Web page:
All plants need nourishment. In nature, plants cooperate with microorganisms like fungi and bacteria to scavenge nutrients from a variety of sources, including the organic and mineral content of the soil and gases in the atmosphere. Under cultivation, these systems are not as robust. Domestic plants, from lawn grass to houseplants, need a little help to grow their best. That’s where fertilizer comes in.
Organic fertilizers stimulate and support the natural processes plants use to feed themselves. The fertilizer feeds soil-dwelling microorganisms that then deliver the nutrients to plants. Over time, they increase soil organic matter which leads to improved soil aeration and water-holding capacity and a better physical growing environment.
The best organic fertilizer options have an optimal NPK ratio (percentage by volume of nitrogen, phosphorus, and potassium) for the plants to thrive. They’re derived from natural ingredients like plant scraps, animal waste, and minerals. Some are liquids, and others are dry. High-quality fertilizer requires minimal processing, is easy to apply, with a consistent texture throughout.
The best organic fertilizer makes edible or ornamental plants healthier, providing a balance of nutrients, quality ingredients, and an application method that suits the gardener. Below, learn tips on choosing the right kind for your plants, and to find out why the following fertilizers are top performers.
- BEST OVERALL: Jobe’s Organics 09524 Purpose Granular Fertilizer
- BEST LIQUID: Neptune’s Harvest Organic Hydrolized Fish & Seaweed
- BEST SLOW RELEASE: Jobe’s Organics All Purpose Fertilizer Spikes
- BEST SOIL BUILDER: Wiggle Worm Worm Castings Organic Fertilizer
Types of Organic Fertilizers
It’s important to choose the right type or combination of organic fertilizers for your garden. Some products may be entirely plant-based or animal-based. Others may include a combination of plant-, animal-, and mineral-based ingredients. It’s more than a matter of personal choice; these products actually serve different purposes.
Plant-based organic fertilizers include such products as compost, cottonseed meal, alfalfa meal, soybean meal, and seaweed. Although cottonseed meal and soybean meal each offer up to 7 percent nitrogen, most plant-based fertilizers offer lower nutrient levels.
This type of fertilizer is better known as sources of soil-improving carbon as well as enzymes and natural plant growth stimulants that aren’t found anywhere else. These products break down quickly and make excellent soil conditioners.
Animal-based fertilizers, such as blood meal, bone meal, and fish meal, deliver significantly higher levels of the vital macronutrients (nitrogen, phosphorus, and potassium) than their plant-based counterparts.
These fertilizers are made with waste materials of meat and fish processing facilities. Blood meal and bone meal are granular products that slowly release their nutrients throughout the growing season. Fish emulsion is typically used as a fast-acting liquid fertilizer.
Not all inorganic fertilizers are synthetics. Mineral fertilizers are not technically “organic” as they contain no carbon, but some are used as part of an organic fertility system. They are excellent sources of trace elements that may not be present in other fertilizers.
For instance, rock phosphate is a natural source of phosphorus that is mined from clay deposits. In addition to nearly 4 percent phosphorus, it contains high levels of calcium along with traces of nitrogen, potassium, magnesium, iron, manganese, copper, and boron.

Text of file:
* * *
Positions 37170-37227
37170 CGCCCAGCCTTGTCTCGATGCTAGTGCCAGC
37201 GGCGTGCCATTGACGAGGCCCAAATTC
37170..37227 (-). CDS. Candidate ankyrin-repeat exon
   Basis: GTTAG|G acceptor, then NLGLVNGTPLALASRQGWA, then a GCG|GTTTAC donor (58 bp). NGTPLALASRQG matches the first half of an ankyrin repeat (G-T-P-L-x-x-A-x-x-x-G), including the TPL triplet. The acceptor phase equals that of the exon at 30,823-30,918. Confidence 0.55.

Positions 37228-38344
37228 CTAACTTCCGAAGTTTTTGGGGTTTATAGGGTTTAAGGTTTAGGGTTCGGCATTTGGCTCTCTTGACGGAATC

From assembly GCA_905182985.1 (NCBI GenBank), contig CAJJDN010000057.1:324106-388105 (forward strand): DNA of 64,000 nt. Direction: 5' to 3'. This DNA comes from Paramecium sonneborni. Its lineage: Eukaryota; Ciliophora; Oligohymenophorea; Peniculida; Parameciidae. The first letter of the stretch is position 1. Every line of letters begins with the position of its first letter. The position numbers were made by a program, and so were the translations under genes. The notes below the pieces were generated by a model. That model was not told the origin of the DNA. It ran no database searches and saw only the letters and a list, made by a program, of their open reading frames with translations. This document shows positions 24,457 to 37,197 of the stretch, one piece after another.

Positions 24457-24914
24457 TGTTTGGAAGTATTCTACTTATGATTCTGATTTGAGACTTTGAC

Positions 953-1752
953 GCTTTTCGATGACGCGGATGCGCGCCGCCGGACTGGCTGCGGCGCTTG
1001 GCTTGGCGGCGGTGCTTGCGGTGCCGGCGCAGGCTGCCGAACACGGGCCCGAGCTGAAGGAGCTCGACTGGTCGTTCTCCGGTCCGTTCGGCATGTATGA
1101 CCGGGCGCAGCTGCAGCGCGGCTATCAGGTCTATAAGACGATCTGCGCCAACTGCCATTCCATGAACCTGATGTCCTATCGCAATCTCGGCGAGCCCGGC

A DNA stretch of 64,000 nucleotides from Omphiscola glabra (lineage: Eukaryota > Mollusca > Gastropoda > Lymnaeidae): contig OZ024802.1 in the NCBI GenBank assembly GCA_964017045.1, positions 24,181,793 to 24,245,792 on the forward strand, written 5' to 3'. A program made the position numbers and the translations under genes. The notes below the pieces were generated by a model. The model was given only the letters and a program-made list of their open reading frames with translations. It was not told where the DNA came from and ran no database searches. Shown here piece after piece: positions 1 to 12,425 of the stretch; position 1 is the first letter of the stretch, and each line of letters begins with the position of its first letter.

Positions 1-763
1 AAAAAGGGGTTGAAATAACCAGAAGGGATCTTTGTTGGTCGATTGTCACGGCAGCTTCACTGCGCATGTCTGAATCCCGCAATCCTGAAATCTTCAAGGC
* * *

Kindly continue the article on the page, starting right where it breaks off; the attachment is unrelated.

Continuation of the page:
Greensand is a type of sand or sandstone that is mined from shallow marine sediment. It contains about 3 percent potassium and a wealth of trace minerals, including iron, magnesium, calcium, phosphoric acid, and many others.
What to Consider When Choosing the Best Organic Fertilizer
All organic fertilizers are not created equal. Before buying and applying, learn which products act fast, which offer season-long feeding, and which will offer benefits other than nutrient delivery. Some fertilizers can even influence soil structure. Different crops have different requirements, so be sure to buy and apply what your plants need.
Dry vs. Liquid
Dry organic fertilizers should be worked into the soil for best results. Unlike synthetics that dissolve with irrigation or rainwater, organic fertilizers must be broken down by beneficial soil microbes before they can be absorbed by plants. Use these granular fertilizers at planting time to provide a long, slow feed for the duration of the growing season.
Liquid organic fertilizers offer a quick-feed option, typically packaged in a concentrated form that must be diluted with water. Mix at just the right strength for the plants you are tending. Young seedlings awaiting planting day may only need a half-strength feeding. Leafy greens benefit from a full-strength application as they approach maturity. Use liquid fertilizer to provide a strategic nutrient boost at just the right time of the season.
Fertilizers primarily include the macronutrients nitrogen (N), phosphorus (P), and potassium (K). Plants use these three elements in the greatest quantities. They are typically indicated on the front of the package in a numerical display, representing the percentages by weight of N-P-K. Fertilizers also contain micronutrients and other beneficial components.
- Nitrogen is present in chlorophyll, which produces the green color in plants and helps create their food source. This element stimulates lush, leafy growth.
- Phosphorus is essential for all plant growth and involved in several functions, promoting robust root development, flowering, and fruiting.